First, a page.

Life at Sea
Here is a little description of what it is to be a cruise ship naturalist during a 10 day Antarctic cruise.
Ushuaia, near the southern tip of South America is a long way from Toronto. I left home at noon on January 2 for the approximately 3 hour flight to Atlanta. This was followed by a 6 hour wait and then a 9 pm flight to Buenos Aires. 10 hours later the plane arrived and I took a taxi to a downtown hotel. It is full summer here and I ate supper and sat in an outdoor café with a naturalist friend for many hours. Finally off to bed only to rise at 1:30 am for another taxi to the airport and a 4:30 am flight to Ushuaia.
On arrival at Le Boreal (this is a little surreal as it was Le Boreal that came close to disaster with an engine room fire last year; one of the more frightening moments of my life), the team of 11 naturalists meets and we are assigned cabins (I got a single though I will be sharing for the next cruise). Uniforms, boots and radios are given out and we have a few hours to get some rest before passengers arrive at 4 pm.
As Ponant is a French company, all but 2 of the naturalists (who are German; one of them works as an actress in Germany when she is not at sea) speak French and English. I am definitely the oldest but there are others in their 50’s and 60’s. The youngest is 28. Several have spent entire years on remote Antarctic islands doing research on penguins, seabirds, ice fish, glaciers and a host of other things. My symphony orchestra background is unusual to be sure, but Bernd, from Germany, has a PHD in religion and is a church organist and choir master in Germany. We have had many interesting talks.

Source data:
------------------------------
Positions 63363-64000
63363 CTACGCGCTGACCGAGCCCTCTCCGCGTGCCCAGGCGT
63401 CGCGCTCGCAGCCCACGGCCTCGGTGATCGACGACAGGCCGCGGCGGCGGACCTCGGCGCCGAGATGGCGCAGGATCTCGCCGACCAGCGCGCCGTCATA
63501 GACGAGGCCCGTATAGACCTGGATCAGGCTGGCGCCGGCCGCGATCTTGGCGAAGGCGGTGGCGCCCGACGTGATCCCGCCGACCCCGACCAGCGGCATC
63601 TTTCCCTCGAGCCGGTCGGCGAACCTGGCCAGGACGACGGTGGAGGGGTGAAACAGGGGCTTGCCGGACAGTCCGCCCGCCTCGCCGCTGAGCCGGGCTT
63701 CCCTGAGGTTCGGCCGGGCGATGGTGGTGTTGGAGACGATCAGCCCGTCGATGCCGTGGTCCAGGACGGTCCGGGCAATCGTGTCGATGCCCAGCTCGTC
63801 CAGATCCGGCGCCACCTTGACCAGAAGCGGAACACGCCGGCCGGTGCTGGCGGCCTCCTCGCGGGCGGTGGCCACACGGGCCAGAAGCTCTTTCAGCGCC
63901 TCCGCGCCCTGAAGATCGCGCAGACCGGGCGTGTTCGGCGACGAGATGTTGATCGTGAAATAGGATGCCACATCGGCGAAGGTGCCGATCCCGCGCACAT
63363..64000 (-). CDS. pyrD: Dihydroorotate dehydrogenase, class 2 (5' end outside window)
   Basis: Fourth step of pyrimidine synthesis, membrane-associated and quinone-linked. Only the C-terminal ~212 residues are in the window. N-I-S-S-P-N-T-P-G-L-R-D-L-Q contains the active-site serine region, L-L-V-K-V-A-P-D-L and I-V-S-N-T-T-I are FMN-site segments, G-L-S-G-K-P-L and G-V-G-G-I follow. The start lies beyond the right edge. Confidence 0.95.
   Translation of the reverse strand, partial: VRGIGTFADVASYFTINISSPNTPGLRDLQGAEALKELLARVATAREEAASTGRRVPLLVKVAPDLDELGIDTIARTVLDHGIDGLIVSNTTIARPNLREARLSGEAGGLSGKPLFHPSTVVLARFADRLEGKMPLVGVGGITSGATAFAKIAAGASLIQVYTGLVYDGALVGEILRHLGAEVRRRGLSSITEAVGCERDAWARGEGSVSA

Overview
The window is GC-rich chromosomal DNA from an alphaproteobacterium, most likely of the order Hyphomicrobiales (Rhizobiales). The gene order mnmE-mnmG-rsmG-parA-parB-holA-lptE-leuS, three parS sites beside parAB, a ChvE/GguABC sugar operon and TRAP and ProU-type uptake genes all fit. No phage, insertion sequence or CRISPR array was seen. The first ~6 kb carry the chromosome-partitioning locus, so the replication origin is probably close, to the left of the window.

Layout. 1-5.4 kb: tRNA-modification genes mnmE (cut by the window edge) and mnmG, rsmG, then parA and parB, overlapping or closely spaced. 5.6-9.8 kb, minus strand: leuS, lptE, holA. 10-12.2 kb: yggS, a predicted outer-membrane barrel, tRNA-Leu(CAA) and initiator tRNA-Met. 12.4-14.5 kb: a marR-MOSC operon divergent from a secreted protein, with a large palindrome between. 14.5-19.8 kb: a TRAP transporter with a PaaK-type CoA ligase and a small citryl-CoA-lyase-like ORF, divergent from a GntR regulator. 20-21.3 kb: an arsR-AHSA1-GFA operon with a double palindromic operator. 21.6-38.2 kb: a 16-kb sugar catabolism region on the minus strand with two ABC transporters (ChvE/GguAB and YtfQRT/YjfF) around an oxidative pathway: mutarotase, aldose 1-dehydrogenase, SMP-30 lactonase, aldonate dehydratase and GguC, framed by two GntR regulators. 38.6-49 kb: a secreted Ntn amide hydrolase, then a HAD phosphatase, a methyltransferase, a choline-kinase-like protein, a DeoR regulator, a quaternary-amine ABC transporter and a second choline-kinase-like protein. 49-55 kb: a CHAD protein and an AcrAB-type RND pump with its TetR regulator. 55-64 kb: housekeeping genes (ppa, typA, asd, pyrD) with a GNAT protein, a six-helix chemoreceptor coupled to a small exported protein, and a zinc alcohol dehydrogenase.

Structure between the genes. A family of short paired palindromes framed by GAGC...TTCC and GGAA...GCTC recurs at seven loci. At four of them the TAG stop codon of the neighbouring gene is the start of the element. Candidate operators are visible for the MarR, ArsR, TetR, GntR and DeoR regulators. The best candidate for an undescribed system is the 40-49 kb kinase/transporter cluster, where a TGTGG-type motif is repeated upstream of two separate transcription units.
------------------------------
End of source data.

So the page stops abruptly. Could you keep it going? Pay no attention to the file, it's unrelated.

On the first night we wear our best suits and there is a “Meet the Captain” presentation in the theater. There were 203 passengers on the first cruise which included:
2 Austrians, 35 Australians, 9 Belgians, 1 Chinese, 1 Chilean, 5 Germans, 2 Estonians, 3 Spanish, 99 French, 1 British, 2 Hungarians (1 is a big hockey fan!), 2 Italians, 19 Tawainese (I accompanied several of these groups on Zodiak cruises and they are obsessed with taking “selfies.” When we spot a seal, they take a photo with themselves in the foreground.) and 22 Americans (one couple has recently moved to Boston so that they can immerse themselves into the life of their 19 month old grandchild). Our passengers for the next 2 cruises are entirely Chinese. In February, 2 cruises are entirely Australian.
The first two days are at sea as the ship crosses the Drake Passage. This body of water can be mild (Drake Lake) as it was for this cruise or wild (Drake Shake) as it has been on a few others. (Pass the Gravol). Sometimes few passengers appear for breakfast on the first morning.
Speaking of breakfast, the food is very French and is an exquisite 6 stars in quality. Once or twice during each cruise I am invited to eat with passengers in the dining room and have a special Ponant white shirt for this purpose. During these meals we hear lots of interesting life stories. Naturalists eat all of our meals in the dining room or in the buffet at tables designated for us.